More ‘cupmarks’ and a momentous occasion
We reached a momentous landmark today!
As we near the end of our 12th year of major excavation, our 40,000th small find was recorded today after the discovery of yet another decorated stone from the exterior of Structure Twelve’s eastern entrance.
There, the so-called ‘corner of loveliness’ continues to live up to its name.
The day began with Sigurd and Claire both taking bets on whether a stone block – adjacent to an apparently deliberate deposit of animal remains – would yield yet more Neolithic ‘art’.
The bets were on more cupmarks.
And sure enough, when the stone was turned over to be removed, lo and behold four cupmarked were revealed.
We say cupmarks, it might be more correct to refer to it as peck-dressing as the face of the stone has been repeatedly struck to create a series of circular, “starburst” markings.
This discovery had added significance as it was allocated the Small Finds number 40,000. These are the number of small finds from the site and reinforced the sheer volume of material we are dealing with on site.
Even 40,000 is probably nowhere near a true reflection of what has been found on site when you include every individual piece of pottery or animal bone.
Take that into account and we’re probably well in excess of 500,000. We know, for example, that we have over 100,000 sherds of pottery.
The removal of the decorated stone also confirmed that the paving outside Structure Twelve continues out around the possible standing stone that appears to mark the building’s eastern entrance.
We’re now sure that as more rubble and blocking is removed, the paving will continue. Is it heading towards Structure Thirty? Or perhaps another building underlying Structure Twenty-Six? We shall have to wait and see.
As if one revelation wasn’t enough for one day, work around the drain hole that appeared last month has seen the removal of some of the overlying midden deposits.
These layers of midden seemed to be relating to dumping within Structure Twenty-Four – the building preceding, and partially underneath, the northern annex of Structure Twelve.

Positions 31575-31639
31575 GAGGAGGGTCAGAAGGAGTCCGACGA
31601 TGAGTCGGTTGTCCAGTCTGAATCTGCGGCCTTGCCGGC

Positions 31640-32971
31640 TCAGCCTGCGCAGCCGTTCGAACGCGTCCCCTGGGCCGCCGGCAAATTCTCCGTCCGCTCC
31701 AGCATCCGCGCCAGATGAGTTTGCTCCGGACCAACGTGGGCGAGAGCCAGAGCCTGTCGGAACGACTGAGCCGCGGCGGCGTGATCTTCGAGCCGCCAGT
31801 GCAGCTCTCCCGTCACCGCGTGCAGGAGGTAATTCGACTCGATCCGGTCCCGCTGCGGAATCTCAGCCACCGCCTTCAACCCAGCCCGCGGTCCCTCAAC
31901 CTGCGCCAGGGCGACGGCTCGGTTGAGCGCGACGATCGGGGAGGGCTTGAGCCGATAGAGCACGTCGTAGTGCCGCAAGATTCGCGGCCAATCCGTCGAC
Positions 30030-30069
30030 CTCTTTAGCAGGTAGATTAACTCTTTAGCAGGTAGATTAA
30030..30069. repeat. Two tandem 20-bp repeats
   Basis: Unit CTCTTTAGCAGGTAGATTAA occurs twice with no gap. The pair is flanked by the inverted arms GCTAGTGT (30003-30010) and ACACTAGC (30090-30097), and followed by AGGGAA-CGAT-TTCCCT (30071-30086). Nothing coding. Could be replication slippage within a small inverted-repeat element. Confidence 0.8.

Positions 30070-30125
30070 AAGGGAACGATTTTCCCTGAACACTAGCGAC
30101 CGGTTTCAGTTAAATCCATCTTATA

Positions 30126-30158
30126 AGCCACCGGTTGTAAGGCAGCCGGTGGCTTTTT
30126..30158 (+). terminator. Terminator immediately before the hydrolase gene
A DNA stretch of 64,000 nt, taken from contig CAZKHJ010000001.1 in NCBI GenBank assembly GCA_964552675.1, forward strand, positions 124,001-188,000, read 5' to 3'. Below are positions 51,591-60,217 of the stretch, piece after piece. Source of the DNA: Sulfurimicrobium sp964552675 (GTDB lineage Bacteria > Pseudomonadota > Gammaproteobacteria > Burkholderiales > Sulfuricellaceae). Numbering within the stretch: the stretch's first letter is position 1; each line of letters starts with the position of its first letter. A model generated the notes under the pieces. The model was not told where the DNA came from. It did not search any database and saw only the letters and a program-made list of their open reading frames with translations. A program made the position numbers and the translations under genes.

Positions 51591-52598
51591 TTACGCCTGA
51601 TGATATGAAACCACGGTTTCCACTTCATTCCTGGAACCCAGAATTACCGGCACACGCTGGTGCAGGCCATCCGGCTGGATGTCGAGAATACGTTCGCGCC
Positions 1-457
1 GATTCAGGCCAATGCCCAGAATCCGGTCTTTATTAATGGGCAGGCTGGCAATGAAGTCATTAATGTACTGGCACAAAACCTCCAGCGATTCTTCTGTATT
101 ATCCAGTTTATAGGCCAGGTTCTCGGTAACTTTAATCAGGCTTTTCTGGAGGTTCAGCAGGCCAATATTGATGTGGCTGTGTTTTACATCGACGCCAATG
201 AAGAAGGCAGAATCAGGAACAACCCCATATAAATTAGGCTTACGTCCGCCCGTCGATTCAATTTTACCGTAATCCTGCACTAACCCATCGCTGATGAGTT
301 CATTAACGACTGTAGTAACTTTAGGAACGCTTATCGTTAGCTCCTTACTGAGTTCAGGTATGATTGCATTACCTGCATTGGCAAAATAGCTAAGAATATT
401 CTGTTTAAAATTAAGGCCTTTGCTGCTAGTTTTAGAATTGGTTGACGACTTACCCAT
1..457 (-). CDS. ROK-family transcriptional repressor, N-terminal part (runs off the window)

While this has revealed more of the drain, what the drain related to has been causing headaches for site director Nick. Judging by its levels, which structures and which phase of the site it belonged to was something of a mystery.
From the work carried out today, it seems the drain may have several different layers of capstones, each separated by quite a depth.
So are we looking at a whole sequence of this drain being recapped and its height raised as more structures were built in and around it? This may partially explain many of the problems we had trying to connect these structures into an overall phasing of the site.
However this may still all change if we can reveal more of the drain, as at present we are still trying to explain all this though a relatively small “window” into the drain, by feel, and adopting some strange positions that a yoga master would be proud of as we attempt to gain a better angle of vision into the hole!
Structure One, which has lain dormant this season, was uncovered today to allow Elias and Emily to carry out laser-scanning of the building. The results will, we’re sure, complement existing and future photogrammetry and photomosaic work.
With the covers off, Professor Scott Pike took the opportunity to launch the drone over Structure One for aerial photographs before relocating to Trench T for more of the same.
Next week, the plan is to carry out a massive clean-up of the entire Trench P and get some new aerial shots of all the structures. This hasn’t been done for a couple of years – and definitely not with all the protective floor covers removed. The results, we hope, will be absolutely breathtaking, so watch this space.
Talking of photography, today we welcomed back Fionn McArthur of Orkney.com who was completing some further filming and interviewing some of the students. No doubt this will appear online shortly.
Over in Trench T, work in the two extensions has seen the removal of the last of the pits and middens and the robbing debris seems to be following the exact lines we had anticipated. Which is always a huge relief!
As yet no original, in-situ, stonework has been revealed but we’ve got high expectations that, under the demolition debris in the extensions, some of the lower wall lines survive.
In Trench J, floor sampling in Structure Five is now well under way and, as people get used to the intricacies and paperwork involved, we’re sure this will move on at great speed.
In Structure Five, just inside the southern-eastern blocked entrance, there seems to be an internal curving wall. What this is associated with has yet to be ascertained.
Like all the other structures at the Ness, the complexities of all these builds, rebuilds and alterations continue to complicate the story of the site and will require further unpicking and clarification in post-excavation.